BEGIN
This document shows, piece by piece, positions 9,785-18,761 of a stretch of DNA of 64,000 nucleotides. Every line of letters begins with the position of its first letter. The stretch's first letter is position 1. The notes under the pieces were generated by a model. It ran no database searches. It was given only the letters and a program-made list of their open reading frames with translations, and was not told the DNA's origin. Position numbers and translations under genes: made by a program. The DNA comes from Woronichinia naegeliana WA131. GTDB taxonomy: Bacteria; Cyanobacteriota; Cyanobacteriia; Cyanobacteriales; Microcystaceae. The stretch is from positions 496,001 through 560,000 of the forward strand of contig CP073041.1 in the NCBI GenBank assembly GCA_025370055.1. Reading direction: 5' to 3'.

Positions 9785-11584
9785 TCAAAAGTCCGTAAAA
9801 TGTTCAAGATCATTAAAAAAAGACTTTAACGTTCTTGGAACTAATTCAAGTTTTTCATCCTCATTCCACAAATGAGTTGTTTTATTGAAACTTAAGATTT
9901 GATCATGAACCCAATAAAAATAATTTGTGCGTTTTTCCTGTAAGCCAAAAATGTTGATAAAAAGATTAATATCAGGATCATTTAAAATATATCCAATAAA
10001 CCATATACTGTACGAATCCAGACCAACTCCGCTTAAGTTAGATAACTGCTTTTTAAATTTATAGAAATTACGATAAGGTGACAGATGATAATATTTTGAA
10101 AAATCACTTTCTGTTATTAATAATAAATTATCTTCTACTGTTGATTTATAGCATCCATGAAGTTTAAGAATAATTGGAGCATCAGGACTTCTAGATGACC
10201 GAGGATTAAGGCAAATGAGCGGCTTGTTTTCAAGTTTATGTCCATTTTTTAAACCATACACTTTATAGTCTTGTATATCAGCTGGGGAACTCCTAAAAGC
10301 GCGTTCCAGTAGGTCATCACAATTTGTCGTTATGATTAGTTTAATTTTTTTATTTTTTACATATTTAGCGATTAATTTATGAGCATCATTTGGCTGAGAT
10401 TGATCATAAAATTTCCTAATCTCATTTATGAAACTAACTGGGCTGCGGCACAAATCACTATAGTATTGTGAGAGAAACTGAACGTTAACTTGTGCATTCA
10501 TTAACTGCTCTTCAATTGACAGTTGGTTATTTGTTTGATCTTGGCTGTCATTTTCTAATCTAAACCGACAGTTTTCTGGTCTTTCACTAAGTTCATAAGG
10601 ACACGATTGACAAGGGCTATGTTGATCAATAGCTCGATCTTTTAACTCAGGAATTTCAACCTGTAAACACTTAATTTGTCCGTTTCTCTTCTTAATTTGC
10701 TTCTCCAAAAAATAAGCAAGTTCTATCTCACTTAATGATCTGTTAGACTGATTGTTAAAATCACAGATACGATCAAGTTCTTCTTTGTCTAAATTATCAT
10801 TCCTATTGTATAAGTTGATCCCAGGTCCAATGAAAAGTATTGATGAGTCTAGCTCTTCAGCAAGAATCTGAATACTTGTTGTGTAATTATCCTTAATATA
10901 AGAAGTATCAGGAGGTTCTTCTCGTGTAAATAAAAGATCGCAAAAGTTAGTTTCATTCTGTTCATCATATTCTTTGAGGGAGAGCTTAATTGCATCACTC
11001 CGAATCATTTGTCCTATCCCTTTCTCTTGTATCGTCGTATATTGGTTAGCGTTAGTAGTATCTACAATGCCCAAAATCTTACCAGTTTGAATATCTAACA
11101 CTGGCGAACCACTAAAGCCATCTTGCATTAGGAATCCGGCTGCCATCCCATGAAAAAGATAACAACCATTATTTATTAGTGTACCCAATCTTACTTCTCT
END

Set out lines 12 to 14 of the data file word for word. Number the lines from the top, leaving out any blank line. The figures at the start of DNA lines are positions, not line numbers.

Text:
10601 ACACGATTGACAAGGGCTATGTTGATCAATAGCTCGATCTTTTAACTCAGGAATTTCAACCTGTAAACACTTAATTTGTCCGTTTCTCTTCTTAATTTGC
10701 TTCTCCAAAAAATAAGCAAGTTCTATCTCACTTAATGATCTGTTAGACTGATTGTTAAAATCACAGATACGATCAAGTTCTTCTTTGTCTAAATTATCAT
10801 TCCTATTGTATAAGTTGATCCCAGGTCCAATGAAAAGTATTGATGAGTCTAGCTCTTCAGCAAGAATCTGAATACTTGTTGTGTAATTATCCTTAATATA